Amazon won’t kill Aussie retailers but fast-moving evolution might

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The Australian retail industry is becoming increasingly digitised, especially with the entry of Amazon, a well-known online retailer from the US. The expectations of shoppers are changing rapidly, with service becoming more important than the merchandise.

How does this relate to the HSC syllabus?

  • Amazon’s entry into Australia is another sign of increasing globalisation (HSC Topic 1)
    • Globalisation refers to the increasing integration between different countries, and the increased impact of international influences on all aspects of life and economic activity.
    • Amazon is the largest internet retailer in the world, originally from the United States. Amazon Prime is a subscription service which allows users access to quicker delivery, which is expected to launch in Australia mid-2018. Many believe that Amazon Prime’s entry into Australia will significantly harm the profits of local brick-and-mortar and online retailers.
    • As technology improves, globalisation accelerates. Better software, communication and shipping technology has made it easier for Amazon to enter the Australian market.
  • The long-term change in consumer’s shopping behaviour, from brick-and-mortar to online, is a form of structural change, which has effects on different parts of the economy.
    • Physical retailers have been finding it increasingly difficult over time to make sales as consumers move online. Jon Stine, Intel’s global head of retail, believes that retailers will need to “change or perish”.
    • Consumers’ expectations have been altered by online shopping. It is easier to find information about products online as well as make payments, compared to physical shopping. Companies need to keep these expectations in mind when doing business.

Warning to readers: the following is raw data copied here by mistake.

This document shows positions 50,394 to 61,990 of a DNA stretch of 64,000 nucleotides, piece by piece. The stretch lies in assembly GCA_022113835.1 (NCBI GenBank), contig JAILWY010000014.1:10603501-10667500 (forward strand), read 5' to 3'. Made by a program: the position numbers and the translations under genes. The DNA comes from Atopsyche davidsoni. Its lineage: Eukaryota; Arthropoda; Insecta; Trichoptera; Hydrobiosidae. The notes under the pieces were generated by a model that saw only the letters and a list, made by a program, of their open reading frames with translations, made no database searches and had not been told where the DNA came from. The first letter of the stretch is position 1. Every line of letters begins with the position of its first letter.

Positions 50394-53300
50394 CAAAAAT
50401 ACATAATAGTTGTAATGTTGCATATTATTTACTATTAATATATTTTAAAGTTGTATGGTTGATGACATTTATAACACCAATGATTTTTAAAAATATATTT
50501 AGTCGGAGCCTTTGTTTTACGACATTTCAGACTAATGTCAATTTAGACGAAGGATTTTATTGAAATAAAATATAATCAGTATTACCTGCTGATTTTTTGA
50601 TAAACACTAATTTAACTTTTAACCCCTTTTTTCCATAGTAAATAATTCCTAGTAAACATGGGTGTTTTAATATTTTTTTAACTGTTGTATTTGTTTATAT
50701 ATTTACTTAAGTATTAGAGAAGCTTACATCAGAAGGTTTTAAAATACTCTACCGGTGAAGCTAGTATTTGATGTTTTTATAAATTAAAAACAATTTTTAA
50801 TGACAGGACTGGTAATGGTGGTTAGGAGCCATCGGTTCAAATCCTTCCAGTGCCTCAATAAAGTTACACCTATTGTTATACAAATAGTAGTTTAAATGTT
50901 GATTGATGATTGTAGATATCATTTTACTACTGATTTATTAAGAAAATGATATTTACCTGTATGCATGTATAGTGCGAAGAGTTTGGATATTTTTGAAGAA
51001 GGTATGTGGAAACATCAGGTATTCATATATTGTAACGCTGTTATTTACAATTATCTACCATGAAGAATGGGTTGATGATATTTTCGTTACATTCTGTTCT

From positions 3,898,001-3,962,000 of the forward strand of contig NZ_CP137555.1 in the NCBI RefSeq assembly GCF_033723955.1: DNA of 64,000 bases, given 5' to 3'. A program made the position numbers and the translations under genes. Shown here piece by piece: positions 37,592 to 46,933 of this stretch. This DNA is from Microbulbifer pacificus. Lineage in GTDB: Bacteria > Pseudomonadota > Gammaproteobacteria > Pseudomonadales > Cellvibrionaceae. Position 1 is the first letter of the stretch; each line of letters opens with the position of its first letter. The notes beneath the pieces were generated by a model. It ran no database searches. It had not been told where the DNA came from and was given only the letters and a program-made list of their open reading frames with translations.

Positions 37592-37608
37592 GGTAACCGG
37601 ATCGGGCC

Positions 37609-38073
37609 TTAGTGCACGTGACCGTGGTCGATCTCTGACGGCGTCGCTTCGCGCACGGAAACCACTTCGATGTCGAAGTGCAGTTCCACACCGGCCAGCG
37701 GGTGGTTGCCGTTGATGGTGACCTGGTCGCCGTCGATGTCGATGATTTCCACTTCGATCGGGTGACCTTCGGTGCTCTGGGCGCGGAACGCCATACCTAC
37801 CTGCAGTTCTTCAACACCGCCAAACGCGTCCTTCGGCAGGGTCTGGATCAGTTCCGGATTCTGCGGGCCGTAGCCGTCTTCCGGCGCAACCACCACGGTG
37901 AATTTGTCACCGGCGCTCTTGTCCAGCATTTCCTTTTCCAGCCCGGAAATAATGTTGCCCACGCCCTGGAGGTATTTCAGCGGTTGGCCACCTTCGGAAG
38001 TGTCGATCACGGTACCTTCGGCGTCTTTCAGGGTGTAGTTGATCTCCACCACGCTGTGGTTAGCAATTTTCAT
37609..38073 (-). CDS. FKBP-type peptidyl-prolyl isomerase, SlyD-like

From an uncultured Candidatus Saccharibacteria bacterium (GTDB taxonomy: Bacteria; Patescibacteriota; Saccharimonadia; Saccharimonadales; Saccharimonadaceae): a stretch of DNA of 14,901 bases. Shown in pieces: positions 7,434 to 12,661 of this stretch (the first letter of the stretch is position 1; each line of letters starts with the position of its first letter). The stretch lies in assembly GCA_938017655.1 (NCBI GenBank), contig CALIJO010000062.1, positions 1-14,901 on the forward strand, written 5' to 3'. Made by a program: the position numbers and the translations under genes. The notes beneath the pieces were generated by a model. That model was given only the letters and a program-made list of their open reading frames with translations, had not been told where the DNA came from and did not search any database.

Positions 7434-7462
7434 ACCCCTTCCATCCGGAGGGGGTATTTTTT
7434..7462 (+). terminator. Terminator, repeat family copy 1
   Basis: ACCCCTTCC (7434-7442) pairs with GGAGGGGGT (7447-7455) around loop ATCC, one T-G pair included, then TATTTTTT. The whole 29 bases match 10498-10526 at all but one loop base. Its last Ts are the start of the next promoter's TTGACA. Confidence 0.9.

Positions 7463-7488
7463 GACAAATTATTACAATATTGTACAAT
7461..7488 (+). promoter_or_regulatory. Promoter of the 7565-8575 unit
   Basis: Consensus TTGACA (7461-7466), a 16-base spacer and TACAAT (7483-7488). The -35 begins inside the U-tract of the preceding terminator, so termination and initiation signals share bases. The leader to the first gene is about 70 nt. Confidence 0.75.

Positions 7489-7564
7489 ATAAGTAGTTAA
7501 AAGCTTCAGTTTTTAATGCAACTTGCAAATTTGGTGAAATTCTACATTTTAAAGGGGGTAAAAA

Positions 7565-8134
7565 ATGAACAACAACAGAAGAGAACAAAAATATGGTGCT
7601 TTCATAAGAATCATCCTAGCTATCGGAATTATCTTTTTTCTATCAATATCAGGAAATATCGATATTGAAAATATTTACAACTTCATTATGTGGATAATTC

• This type of structural change can cause structural unemployment within the retail industry. That is, the lack of profitability of physical retailers will lead to loss in jobs. (HSC Topic 3)

Axing negative gearing would boost economy and home ownership, RBA conference paper finds

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An RBA conference paper has found that axing negative gearing, a popular tax policy, would improve the economy. Read the preliminary paper here.

How does this relate to the HSC syllabus?

  • Negative gearing is a policy in Australia which allows a tax deduction when the cost of owning a rental property is higher than the income it generates. This incentivises people to purchase more property, which encourages borrowing and greater household debt.
    • Treasury has found that this policy mainly helps high income families. This can be explained as it is mainly high-income families who own properties. Hence, negative gearing may exacerbate income and wealth inequality. (HSC Topic 3)
  • The RBA paper developed a model which showed that if negative gearing were removed, the welfare of the economy would improve by the equivalent of 1.5% of GDP. (HSC Topic 4 – Fiscal Policy)